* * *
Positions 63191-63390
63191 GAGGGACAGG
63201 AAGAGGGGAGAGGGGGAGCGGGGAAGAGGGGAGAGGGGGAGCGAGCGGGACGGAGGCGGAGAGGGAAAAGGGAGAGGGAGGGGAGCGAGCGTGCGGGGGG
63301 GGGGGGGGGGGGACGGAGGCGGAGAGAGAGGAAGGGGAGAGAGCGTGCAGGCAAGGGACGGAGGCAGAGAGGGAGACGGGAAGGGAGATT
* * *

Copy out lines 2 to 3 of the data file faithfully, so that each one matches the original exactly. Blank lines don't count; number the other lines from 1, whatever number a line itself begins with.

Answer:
63191 GAGGGACAGG
63201 AAGAGGGGAGAGGGGGAGCGGGGAAGAGGGGAGAGGGGGAGCGAGCGGGACGGAGGCGGAGAGGGAAAAGGGAGAGGGAGGGGAGCGAGCGTGCGGGGGG